Fresh off the best week he’s had since he became NDP leader, Tom Mulcair sat down with the Ottawa Citizen‘s Mark Kennedy to explain his constitutional policy. Highlights:
• As prime minister he would “never” appoint senators.
• He acknowledges that abolishing the Senate requires unanimous provincial approval.
• He’s not letting that stop him. He still favours Senate abolition.
• He’ll meet the provincial premiers twice a year to talk about stuff, including (but not limited to!) Senate abolition.
Let’s unpack this.
First, my perhaps-surprising opening sentence. A bunch of Hill scribes kicked off last week by predicting embarrassment or worse for the NDP leader, who was being hauled before a parliamentary committee to explain his dodgy scheme to set up satellite NDP offices, well away from Ottawa, using funding for parliamentary offices. But in the event Mulcair’s tormenters couldn’t get him to admit to any malfeasance, and while they were trying, he put on an extended virtuoso display of rule-parsing, huffy wounded pride, and general high-wire walking.
The messages he sent were multiple. To NDP supporters, he sent word that he will work as hard to win an election as, say, Stephen Harper does, and not be more apologetic about doing so. To Conservatives and Liberals he made it clear he will not be passive while Harper and Justin Trudeau try to polarize the next election. And to that tiny minority of voters who will support any party led by the beneficiary of the most extensive book learning, Mulcair presented his credentials as the Latin-punning, judicial-text-authoring smartest guy in the room.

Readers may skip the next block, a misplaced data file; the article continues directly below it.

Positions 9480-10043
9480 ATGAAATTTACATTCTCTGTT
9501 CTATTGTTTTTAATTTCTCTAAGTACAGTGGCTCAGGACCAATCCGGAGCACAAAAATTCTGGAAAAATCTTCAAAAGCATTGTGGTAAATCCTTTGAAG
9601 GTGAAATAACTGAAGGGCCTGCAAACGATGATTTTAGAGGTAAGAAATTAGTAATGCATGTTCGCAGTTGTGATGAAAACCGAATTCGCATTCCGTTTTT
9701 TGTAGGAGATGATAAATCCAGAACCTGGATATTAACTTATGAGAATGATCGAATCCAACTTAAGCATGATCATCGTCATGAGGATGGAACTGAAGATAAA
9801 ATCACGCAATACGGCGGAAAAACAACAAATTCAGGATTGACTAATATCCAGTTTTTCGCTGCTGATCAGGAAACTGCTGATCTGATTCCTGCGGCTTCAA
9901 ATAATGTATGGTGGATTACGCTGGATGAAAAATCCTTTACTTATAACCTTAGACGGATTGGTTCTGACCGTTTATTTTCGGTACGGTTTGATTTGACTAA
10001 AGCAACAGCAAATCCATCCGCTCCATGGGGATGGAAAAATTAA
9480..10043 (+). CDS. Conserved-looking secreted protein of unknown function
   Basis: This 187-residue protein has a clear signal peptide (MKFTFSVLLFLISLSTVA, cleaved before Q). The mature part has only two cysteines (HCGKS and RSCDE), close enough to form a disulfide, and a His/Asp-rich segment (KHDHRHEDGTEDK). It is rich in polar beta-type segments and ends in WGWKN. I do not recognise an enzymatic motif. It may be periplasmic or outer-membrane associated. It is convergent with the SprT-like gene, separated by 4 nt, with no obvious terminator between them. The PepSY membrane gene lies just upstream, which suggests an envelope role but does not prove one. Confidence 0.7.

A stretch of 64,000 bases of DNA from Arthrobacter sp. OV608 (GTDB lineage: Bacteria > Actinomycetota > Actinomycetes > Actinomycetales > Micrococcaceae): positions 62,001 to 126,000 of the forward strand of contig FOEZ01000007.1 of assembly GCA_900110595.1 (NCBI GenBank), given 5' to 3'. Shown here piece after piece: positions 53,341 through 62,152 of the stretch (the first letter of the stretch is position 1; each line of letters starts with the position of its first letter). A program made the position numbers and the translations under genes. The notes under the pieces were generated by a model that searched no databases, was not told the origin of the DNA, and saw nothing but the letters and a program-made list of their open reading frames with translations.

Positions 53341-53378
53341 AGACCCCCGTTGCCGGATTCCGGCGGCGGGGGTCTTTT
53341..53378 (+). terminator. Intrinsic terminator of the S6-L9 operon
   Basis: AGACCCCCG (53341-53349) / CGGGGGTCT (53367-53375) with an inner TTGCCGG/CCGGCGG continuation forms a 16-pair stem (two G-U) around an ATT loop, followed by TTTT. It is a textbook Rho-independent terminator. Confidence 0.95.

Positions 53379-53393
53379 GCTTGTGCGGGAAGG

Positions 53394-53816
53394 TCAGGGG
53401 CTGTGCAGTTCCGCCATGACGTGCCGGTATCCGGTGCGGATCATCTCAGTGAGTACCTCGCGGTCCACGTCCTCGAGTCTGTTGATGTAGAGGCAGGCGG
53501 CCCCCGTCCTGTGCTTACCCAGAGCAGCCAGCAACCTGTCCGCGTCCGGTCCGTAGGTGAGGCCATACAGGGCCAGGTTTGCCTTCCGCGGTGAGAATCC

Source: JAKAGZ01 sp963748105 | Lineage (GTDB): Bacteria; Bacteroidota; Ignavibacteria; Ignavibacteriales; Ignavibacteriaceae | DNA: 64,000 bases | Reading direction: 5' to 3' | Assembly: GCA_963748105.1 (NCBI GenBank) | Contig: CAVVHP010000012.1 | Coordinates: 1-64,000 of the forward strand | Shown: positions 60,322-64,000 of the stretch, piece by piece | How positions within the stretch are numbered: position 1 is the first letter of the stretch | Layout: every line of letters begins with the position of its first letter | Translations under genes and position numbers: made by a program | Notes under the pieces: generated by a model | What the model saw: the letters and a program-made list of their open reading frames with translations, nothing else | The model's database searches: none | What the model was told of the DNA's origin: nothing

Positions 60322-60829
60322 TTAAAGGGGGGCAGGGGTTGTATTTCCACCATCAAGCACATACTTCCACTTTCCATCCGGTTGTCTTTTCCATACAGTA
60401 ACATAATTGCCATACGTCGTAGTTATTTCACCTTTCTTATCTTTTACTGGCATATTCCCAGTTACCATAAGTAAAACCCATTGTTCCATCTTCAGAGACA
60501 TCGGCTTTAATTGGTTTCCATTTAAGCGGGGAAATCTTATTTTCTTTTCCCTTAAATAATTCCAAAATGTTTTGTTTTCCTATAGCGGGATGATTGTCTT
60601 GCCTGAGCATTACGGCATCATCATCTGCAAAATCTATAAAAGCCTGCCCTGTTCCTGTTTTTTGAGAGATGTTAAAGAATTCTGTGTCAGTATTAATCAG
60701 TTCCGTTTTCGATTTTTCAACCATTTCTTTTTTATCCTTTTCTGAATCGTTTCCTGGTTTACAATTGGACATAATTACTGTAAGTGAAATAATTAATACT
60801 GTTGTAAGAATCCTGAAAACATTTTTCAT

So far, so good. There is nothing really new in the Citizen interview, but it’s a handy reminder of what a Mulcair prime ministership would be like, now that he’s made it clear that’s still his goal.
First, in presenting a “contract with the Canadian voting public” to the effect that he would not raise personal income taxes, Mulcair is offering Jack Layton government on John Diefenbaker revenue streams. There’s a tension there, and it would be fun to watch him try. But I’m most intrigued by the interaction of Mulcair’s assorted fascinations with the Senate and executive federalism.
First, he’ll “never” appoint senators. That means there would eventually be fewer Senators. By my count 23 of the current lot are due to retire over the next four years. This attrition rate sometimes gives rise to entertaining fantasies about a Senate that is allowed to starve to death by a prime minister’s refusal to send anyone there. But as the Supreme Court just reminded everyone, a Parliament that contains a Senate is part of Canada’s constitutional order, and this kind of unilateral prime ministerial fiat would not be more acceptable than Harper’s distracted attempts to cap senators’ terms or get them kind-of elected without provincial consent.
Second, however, he does still believe in abolishing the place proper style, through unanimous provincial consent. And how’s that going? Poorly. His meeting last Friday with Philippe Couillard didn’t get the coverage I’d have liked, because Couillard told him what any Quebec premier would have said to any federal leader peddling Senate abolition: No, period.